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Why was it failed?

If the damage is caused by mechanical reasons such as breakage, wear and deformation, the correct answer will always be "Because the tension (stress) exceeds the strength." It is the job of the failure analyst to find the root cause of this.

70m wind turbine that collapsed due to a storm (Burglind) near the village of Volksdorf, Stadthagen, Lower Saxony / Germany.
70m wind turbine that collapsed due to a storm (Burglind) near the village of Volksdorf, Stadthagen, Lower Saxony / Germany.

When starting a failure analysis, I always convey to my customers who apply to me for analysis that the human factor can be a strong factor.

So who writes your material specifications?

As I have seen so far, except for some aviation, space and defense industry companies, these specifications are written by mechanical engineers who are designers.

I'm definitely a fan of using industry-wide accepted standards. If a part is being designed to operate in an impact environment, a mechanical property requirement must be established that has been validated as adequate by some form of competent calculation or computer modeling. Determining test locations and methods is also important for the design function (best accomplished, in my opinion, by a designer and a materials engineer working together).

Recently, while examining the damage mechanism of a defense industry part made of SAE 4140 material with a diameter of 4 mm, we noticed this. The desired hardness was 40-45 HRC and the heat treatment supplier report confirmed this.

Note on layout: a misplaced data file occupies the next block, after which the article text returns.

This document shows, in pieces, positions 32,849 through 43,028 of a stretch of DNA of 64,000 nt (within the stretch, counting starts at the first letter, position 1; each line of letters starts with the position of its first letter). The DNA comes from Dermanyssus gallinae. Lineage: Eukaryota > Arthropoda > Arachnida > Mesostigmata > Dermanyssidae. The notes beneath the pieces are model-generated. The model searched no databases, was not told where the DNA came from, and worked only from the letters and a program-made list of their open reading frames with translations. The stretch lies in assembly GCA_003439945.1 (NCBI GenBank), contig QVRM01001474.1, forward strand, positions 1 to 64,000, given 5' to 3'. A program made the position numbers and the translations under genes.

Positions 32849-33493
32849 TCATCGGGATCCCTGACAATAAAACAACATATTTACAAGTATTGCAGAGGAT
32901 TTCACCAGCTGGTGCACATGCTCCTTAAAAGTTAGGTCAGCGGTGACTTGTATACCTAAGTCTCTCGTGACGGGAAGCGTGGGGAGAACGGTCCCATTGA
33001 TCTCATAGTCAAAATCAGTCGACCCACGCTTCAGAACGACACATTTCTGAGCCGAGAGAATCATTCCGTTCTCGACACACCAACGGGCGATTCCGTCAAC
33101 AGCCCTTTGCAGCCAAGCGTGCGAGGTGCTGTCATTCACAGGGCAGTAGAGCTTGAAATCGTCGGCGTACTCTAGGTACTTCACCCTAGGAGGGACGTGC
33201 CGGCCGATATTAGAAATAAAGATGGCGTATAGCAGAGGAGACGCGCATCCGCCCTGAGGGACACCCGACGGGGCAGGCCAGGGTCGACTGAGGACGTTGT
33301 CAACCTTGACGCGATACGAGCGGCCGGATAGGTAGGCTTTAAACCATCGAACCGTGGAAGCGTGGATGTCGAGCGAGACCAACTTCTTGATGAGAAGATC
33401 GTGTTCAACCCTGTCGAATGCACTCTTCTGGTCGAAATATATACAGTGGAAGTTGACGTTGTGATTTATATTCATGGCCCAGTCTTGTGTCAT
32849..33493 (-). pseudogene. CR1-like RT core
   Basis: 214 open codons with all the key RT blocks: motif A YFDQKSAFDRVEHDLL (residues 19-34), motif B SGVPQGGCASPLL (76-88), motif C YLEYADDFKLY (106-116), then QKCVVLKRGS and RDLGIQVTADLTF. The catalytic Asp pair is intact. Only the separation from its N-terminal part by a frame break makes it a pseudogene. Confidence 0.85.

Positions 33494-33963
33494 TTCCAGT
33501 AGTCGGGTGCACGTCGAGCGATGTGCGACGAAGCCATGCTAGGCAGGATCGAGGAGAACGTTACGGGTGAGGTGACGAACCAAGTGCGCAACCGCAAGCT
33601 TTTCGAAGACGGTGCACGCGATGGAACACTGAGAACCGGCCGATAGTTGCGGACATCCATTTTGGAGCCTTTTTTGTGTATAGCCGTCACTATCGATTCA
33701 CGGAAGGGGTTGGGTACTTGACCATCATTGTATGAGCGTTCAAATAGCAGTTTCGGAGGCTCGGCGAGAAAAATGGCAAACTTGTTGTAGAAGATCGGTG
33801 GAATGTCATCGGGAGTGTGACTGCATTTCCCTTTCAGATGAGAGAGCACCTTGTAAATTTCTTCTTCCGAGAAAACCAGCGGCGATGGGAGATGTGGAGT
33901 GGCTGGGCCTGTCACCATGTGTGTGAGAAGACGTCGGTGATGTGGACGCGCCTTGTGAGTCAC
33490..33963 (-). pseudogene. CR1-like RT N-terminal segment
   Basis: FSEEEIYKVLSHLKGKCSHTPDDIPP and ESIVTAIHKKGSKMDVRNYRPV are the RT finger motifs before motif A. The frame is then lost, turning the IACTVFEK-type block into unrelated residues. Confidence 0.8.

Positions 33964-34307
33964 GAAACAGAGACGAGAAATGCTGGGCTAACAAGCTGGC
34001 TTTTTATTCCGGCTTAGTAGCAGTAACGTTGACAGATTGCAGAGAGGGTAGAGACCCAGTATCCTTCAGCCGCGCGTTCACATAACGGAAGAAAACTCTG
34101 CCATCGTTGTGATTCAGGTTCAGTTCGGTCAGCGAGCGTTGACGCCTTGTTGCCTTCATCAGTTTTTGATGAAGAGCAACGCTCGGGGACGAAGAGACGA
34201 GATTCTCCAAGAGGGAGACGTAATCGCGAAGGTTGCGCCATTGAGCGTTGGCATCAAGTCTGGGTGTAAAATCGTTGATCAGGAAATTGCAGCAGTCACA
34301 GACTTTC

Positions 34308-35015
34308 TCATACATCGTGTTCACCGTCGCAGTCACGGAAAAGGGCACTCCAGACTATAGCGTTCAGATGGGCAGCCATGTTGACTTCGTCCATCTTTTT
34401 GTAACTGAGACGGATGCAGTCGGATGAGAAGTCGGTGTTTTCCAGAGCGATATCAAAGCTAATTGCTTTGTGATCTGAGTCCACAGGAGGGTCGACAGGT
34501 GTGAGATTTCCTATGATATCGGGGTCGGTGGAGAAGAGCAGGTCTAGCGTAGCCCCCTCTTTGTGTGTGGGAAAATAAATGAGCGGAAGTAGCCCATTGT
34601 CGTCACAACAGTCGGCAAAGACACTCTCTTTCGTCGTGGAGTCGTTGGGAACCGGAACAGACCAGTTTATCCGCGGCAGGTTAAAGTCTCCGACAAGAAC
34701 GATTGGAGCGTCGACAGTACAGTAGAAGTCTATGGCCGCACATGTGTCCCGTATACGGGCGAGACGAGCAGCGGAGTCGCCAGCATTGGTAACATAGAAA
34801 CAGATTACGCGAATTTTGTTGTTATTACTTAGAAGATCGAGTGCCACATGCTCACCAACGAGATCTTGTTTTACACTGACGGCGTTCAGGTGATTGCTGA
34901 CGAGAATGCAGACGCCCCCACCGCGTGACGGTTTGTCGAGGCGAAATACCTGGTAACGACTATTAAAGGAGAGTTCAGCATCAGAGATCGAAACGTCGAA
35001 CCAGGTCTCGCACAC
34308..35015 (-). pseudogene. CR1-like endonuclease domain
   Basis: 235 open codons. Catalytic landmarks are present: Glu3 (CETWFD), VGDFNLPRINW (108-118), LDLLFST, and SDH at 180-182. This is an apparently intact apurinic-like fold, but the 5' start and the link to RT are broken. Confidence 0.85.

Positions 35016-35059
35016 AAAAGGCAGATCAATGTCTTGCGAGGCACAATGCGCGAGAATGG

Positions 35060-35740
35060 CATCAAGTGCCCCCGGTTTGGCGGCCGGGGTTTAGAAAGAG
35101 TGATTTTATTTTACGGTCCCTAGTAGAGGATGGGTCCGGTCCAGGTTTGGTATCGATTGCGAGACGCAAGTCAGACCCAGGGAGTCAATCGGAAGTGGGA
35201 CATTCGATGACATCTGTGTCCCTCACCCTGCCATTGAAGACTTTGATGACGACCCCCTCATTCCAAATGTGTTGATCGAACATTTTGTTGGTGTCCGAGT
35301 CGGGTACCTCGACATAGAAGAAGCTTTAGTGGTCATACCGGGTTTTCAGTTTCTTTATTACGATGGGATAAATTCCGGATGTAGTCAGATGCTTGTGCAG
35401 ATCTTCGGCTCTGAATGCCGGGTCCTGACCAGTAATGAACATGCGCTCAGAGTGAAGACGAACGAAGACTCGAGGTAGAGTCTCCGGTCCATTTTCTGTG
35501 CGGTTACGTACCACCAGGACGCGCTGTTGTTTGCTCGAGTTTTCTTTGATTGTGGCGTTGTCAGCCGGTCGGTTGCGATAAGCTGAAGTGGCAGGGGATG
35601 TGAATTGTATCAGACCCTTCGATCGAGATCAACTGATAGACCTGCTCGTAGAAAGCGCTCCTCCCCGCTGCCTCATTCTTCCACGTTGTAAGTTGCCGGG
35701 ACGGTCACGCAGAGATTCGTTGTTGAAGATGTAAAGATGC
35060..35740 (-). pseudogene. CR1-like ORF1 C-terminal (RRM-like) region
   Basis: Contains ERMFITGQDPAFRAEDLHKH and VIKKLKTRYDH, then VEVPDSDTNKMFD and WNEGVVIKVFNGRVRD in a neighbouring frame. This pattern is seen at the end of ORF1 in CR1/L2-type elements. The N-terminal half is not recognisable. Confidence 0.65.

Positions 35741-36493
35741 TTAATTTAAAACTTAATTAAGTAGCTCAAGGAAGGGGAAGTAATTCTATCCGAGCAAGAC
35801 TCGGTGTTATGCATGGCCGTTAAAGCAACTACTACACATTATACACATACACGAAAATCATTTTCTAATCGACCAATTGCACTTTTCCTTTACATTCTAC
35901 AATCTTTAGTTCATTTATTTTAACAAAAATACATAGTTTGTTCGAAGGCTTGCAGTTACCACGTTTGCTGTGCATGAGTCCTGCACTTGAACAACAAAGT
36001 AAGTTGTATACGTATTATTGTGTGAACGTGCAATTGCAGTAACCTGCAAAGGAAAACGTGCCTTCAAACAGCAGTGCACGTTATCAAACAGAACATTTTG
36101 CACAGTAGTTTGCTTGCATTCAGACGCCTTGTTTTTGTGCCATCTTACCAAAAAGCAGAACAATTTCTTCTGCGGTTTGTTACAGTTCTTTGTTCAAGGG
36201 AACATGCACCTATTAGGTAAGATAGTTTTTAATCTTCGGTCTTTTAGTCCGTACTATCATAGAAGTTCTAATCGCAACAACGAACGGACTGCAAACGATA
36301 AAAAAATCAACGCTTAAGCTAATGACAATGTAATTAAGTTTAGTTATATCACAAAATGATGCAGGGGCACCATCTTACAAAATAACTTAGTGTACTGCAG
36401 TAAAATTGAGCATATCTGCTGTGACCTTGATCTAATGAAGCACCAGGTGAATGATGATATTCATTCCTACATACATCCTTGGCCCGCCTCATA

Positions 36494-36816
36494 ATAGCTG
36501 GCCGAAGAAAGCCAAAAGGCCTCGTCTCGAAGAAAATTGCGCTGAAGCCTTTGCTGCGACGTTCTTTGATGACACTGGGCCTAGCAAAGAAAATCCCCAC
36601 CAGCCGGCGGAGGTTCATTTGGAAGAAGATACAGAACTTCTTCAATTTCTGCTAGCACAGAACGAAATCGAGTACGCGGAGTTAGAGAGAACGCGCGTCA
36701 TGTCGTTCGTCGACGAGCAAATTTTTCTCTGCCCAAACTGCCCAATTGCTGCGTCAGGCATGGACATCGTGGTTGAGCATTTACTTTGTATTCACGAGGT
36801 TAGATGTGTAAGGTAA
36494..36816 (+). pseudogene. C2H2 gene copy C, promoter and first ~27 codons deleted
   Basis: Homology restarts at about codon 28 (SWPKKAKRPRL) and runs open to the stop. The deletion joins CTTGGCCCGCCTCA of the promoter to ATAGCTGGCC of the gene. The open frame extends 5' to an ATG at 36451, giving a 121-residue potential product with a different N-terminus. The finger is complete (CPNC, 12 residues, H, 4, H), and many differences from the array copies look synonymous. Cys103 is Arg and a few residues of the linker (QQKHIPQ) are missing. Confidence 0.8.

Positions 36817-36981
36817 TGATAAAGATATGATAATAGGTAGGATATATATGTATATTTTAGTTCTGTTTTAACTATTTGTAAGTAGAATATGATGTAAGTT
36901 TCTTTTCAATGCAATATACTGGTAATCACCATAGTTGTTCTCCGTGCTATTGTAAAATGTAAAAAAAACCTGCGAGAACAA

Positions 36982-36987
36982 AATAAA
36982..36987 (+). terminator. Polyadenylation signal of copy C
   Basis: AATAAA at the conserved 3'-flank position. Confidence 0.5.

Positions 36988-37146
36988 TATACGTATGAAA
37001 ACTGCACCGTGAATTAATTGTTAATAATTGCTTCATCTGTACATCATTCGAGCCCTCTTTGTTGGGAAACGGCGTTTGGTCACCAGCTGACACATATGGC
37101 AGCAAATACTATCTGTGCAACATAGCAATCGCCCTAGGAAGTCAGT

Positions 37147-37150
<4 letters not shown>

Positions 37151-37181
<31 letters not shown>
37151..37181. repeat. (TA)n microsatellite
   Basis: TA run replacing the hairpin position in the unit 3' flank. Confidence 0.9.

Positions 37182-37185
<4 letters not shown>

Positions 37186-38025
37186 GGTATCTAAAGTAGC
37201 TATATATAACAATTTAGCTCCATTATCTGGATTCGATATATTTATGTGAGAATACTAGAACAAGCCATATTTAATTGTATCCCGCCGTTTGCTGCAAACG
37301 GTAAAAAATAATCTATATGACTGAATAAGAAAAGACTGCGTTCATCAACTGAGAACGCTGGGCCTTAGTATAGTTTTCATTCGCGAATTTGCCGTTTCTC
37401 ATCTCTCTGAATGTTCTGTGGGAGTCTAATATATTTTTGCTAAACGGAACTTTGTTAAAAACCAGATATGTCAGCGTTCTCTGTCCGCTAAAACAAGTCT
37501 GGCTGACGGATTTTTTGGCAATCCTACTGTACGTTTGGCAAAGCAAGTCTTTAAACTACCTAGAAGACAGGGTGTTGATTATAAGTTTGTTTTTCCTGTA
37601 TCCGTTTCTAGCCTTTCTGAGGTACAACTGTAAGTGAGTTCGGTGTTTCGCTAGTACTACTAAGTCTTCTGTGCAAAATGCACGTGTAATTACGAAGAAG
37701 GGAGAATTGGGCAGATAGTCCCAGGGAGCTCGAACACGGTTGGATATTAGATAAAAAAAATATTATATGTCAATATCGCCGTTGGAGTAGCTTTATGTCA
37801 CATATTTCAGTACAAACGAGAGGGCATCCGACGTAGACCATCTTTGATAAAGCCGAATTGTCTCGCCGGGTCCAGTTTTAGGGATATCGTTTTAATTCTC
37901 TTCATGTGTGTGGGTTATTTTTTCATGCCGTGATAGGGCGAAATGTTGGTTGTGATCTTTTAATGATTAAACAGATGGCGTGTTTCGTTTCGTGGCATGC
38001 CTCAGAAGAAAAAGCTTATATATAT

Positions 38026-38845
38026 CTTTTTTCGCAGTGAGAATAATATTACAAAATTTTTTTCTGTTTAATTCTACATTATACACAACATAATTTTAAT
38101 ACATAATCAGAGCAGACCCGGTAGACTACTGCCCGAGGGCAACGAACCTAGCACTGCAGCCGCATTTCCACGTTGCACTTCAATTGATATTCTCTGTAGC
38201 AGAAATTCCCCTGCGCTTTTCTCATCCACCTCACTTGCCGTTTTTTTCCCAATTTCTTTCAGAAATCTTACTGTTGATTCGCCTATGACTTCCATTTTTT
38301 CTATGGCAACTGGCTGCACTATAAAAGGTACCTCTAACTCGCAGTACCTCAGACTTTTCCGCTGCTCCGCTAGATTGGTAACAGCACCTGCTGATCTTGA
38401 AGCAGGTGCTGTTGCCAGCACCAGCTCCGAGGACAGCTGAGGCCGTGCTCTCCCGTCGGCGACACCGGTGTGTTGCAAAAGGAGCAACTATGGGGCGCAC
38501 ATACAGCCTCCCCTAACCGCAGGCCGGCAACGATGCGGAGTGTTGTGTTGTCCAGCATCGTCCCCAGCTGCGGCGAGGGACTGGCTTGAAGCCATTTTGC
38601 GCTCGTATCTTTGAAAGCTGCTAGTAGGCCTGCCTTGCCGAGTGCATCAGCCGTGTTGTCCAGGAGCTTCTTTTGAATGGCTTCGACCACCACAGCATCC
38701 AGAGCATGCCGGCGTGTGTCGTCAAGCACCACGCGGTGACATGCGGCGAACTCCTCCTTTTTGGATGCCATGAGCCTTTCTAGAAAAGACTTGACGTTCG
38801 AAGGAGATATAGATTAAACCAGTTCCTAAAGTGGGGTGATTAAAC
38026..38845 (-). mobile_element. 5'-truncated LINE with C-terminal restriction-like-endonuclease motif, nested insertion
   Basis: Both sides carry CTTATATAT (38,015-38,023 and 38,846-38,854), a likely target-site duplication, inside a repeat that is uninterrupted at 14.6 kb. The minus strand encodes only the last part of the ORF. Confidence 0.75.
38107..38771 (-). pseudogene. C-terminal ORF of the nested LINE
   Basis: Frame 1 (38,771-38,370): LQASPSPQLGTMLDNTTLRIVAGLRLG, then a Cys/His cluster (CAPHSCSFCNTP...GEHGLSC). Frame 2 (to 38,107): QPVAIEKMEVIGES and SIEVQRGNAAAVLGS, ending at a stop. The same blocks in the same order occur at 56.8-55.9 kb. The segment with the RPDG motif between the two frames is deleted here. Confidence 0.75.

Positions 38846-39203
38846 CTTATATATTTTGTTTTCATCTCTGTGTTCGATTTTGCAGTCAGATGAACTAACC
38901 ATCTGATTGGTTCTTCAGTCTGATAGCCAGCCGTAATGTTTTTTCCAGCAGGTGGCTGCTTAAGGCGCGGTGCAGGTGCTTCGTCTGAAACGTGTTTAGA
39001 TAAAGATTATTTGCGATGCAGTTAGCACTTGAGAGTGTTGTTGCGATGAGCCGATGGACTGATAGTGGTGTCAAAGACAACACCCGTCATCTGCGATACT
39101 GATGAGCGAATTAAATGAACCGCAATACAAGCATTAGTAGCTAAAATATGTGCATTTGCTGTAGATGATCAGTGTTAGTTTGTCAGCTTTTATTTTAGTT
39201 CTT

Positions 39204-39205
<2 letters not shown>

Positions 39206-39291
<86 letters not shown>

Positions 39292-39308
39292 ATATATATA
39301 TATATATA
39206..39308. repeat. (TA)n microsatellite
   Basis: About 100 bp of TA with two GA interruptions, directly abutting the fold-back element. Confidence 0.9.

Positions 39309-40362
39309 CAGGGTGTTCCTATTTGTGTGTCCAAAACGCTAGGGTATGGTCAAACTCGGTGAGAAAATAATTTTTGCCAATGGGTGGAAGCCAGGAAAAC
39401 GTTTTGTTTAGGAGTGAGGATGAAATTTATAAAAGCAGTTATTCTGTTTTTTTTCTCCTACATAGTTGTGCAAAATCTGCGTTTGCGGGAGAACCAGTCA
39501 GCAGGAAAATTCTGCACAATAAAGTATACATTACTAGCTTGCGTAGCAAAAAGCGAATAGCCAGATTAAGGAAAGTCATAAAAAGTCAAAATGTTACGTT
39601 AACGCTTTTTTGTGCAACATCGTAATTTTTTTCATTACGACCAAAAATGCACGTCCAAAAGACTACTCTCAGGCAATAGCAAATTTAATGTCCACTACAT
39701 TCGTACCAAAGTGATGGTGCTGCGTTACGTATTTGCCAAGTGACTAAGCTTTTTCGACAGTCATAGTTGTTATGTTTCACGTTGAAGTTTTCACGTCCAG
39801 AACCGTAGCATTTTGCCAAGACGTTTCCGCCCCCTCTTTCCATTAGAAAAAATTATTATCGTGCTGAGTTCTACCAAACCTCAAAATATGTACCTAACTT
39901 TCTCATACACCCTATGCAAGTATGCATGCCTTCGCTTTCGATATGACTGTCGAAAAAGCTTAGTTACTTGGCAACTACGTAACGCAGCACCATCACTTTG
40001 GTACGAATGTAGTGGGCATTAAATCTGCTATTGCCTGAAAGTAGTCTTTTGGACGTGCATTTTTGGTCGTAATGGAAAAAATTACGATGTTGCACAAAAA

Do you think the Rockwell C method can be applied on such a small scale?

The answer is of course no! In the worst case scenario, if there was a distance of 2.5 times the diameter of the trace to be created from the edge to the inside, the part was cut and bakelite and the hardness was checked close to the middle point. Neither the heat treatment supplier nor the defense industry access control engineer had implemented this practice.

So what did we do? After cutting the part and baking it, we scanned the hardness of the material from the surface to the inside using the Vikers method and a 1kg weight.

The hardness we found was over 500 HV1. We can think of the Rockwell C equivalent as 48HRC.

Due to ignorance, the heat treatment supplier and input quality control had tested the small diameter cylindrical material on its surface and obtained an incorrect result. Their conclusion was that while the material was OK, according to a simple measurement we made, the part was RED and this caused the damage.

Who do you think wrote this heat treatment and control specification?

Who writes your specifications?

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